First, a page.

I learned several lessons from this incident. First and foremost: don't give into peer pressure. Second, I had learned about myself. Up to that point, I had never worked so hard in my academic life. Several years after this F+, I would enter a physics graduate program at the University of Wisconsin - Madison that was ranked 16th in the nation. Earning a Ph.D. from that institution is the hardest, most trying thing I have ever done in my life. As ironic as it may seem, I think that learning how to work at the edge of my abilities in Advanced Electricity and Magnetism, helped me to excel in school - a place where the curriculum demands that students constantly work at the edge of their abilities. Finally, I learned that despite my best efforts, at that time and in that place, I would fail and there was nothing I could do about it. I had to learn to live with the choices I made and those choices were my responsibility. I appreciate the opportunity that Professor Snape gave me to challenge myself. It was not his fault that I had failed.
The following year, after additional math and physics classes, I took Advanced Electricity and Magnetism again and that time I passed. You may wonder if there were any repercussions from this one F+. Well, my parents did not disown me. They were surprisingly understanding and supportive. However, my sister still holds it over my head to this day. It certainly did hurt my GPA for a while — but it didn't prevent me from going on to a top graduate school, doing postdoctoral studies at both MIT and Stanford University and ultimately coming here to join the faculty at SMU. Despite my F+ those many years ago, I won an NSF Early Career Award — one of the most prestigious awards a physicist at my level can win.
I have one more story of failure to share with you today. In the recent book by the author Michael Lewis entitled “Moneyball” and the movie of the same name, we get a glimpse into the world of baseball and the life of Billy Beane. Billy Beane was a remarkable high school athlete who excelled in multiple sports. In 1980, he was drafted in the first round by the New York Mets baseball team. The scouts all believed that Billy was destine to become a big league star. However, the scouts missed something very important. Because things so often went well for Billy, they never noticed that when things didn't go well, Billy couldn't handle it and he would break something. In “Moneyball”, author Michael Lewis says, “It wasn't merely that he didn't like to fail, it was as if he didn't know how to fail.”
Billy Beane never became a big league star. In part, this was likely due to his inability to deal with his failure in the batter's box in a constructive way. His life took him in a different direction. He quit playing baseball in 1989 and moved to the front office, eventually becoming the general manager of the Oakland A's.
He knew from his own experience that there was a problem in the way that the scouts assessed talent. At that time talent was assessed on the feelings of the scouts. A scout may have dismissed a player because his girlfriend was unattractive or because he looked funny when he threw a ball. Billy decided to take a risk — he moved outside the comfort zone and decided to put together a team based on science and not feelings. His strategy was simply to hire players that could get on base but were undervalued for many reasons by the scouts.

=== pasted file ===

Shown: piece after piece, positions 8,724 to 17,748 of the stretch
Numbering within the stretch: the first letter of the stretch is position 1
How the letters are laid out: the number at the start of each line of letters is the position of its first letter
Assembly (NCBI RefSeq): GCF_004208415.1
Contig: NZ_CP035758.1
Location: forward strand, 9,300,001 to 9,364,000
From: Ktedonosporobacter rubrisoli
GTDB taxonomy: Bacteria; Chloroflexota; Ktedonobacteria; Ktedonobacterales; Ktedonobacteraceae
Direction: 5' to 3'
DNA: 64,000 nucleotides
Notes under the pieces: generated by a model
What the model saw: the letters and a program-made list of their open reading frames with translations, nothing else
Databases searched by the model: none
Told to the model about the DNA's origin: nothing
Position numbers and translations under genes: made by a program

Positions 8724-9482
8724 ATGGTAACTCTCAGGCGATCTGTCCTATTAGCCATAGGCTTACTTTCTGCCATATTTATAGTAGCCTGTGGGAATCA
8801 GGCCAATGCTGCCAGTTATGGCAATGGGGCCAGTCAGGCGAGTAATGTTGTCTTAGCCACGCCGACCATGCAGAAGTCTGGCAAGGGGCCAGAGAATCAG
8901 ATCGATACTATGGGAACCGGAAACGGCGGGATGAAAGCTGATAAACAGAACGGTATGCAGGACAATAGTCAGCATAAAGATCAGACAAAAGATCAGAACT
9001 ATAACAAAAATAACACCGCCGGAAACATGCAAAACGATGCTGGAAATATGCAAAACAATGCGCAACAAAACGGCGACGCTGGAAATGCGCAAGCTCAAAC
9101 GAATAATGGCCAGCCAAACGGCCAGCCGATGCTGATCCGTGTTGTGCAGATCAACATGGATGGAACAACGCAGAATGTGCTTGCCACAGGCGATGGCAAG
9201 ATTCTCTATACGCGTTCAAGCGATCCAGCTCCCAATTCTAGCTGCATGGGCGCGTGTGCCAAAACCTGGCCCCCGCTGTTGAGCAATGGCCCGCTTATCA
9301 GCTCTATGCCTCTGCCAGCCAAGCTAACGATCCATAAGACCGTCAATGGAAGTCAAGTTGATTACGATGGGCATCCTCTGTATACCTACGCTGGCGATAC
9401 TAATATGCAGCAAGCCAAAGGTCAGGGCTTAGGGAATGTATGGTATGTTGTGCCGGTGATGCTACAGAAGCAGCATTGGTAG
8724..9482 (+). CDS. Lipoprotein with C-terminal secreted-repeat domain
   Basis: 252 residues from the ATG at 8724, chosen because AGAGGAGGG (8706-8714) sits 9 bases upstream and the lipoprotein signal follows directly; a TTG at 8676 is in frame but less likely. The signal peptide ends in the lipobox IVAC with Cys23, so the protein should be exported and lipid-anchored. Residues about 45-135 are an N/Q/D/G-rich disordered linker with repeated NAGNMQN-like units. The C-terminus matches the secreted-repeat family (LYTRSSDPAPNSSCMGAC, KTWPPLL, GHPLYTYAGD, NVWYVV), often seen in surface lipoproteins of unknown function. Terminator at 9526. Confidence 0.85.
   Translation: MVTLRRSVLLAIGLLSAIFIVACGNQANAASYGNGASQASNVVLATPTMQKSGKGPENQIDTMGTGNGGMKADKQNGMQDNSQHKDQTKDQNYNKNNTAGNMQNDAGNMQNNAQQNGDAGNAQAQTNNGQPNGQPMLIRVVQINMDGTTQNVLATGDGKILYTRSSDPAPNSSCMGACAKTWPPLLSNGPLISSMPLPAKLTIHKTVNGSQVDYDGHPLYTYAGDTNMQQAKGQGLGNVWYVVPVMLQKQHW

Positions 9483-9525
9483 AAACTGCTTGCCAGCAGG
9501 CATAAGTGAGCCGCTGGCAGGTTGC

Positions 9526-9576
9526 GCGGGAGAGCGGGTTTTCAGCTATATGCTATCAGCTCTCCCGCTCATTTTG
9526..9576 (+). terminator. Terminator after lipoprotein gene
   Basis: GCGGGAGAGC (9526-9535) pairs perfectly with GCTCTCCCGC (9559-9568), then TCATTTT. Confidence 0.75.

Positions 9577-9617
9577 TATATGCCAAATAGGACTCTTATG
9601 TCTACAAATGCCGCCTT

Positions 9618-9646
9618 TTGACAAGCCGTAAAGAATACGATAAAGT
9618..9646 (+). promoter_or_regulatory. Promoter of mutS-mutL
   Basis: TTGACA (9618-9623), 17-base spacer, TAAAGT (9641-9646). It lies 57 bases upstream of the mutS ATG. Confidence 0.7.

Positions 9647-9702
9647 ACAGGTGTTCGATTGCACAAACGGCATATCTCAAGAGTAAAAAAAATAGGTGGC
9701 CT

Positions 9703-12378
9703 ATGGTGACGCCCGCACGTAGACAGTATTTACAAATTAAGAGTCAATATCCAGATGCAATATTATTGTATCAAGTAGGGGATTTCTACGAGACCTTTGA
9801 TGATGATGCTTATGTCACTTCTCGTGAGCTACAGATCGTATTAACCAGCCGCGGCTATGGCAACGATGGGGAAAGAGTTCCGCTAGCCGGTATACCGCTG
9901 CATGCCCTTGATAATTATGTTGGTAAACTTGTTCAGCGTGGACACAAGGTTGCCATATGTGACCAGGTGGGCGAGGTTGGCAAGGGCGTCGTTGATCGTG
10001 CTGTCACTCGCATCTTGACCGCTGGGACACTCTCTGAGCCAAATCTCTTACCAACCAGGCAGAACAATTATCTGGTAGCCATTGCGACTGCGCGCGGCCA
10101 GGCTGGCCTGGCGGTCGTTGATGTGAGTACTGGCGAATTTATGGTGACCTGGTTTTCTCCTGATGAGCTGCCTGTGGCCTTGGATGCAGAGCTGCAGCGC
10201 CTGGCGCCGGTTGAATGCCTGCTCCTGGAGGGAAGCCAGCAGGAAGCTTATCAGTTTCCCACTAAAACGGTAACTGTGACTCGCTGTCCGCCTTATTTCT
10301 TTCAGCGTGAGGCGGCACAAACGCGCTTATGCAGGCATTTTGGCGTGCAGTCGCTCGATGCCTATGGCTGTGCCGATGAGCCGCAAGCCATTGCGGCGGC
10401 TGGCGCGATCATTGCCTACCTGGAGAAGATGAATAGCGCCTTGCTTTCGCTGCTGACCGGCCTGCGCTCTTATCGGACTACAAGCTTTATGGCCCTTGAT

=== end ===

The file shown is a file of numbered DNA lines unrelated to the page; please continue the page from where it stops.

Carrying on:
Billy Beane's strategy worked. In 2002, the Oakland A's won as many games as the New York Yankees and on a much smaller budget. In addition, Billy had secured a place for the Oakland A's in the playoffs. Although they ultimately lost to the Minnesota Twins, Billy's strategy had changed the lives of ballplayers whose virtues had been overlooked by the scouts and it changed the face of baseball today.
Billy Bean knew from his failure as a baseball player that something was wrong with the way scouts assessed players. He took his own failure and learned from it. He stepped outside the comfort zone of doing things the same old way and tried something new, using science. Although the A's did not win the World Series, I think one can only conclude that Billy Bean succeeded by inspiring protégés who went out and changed the face of teams like the Toronto Bluejays and the Boston Red Sox.
It was Henry Ford who said, “Failure is the opportunity to try again, this time more intelligently.”
I think there is much wisdom in those words. In this spirit, I conclude today with a challenge to you. First, strive to live outside your comfortable zone - increase your chance of failure in life. By this I am not suggesting that you do as I did and sign up for a course for which you are clearly not ready. I just mean that you will not reach your potential if you are not challenging yourself. So, take a risk and try something you are unsure about. My second challenge is when you do encounter your F+ in life, be sure to fail up! Get back up, dust yourself off and try again, this time more intelligently.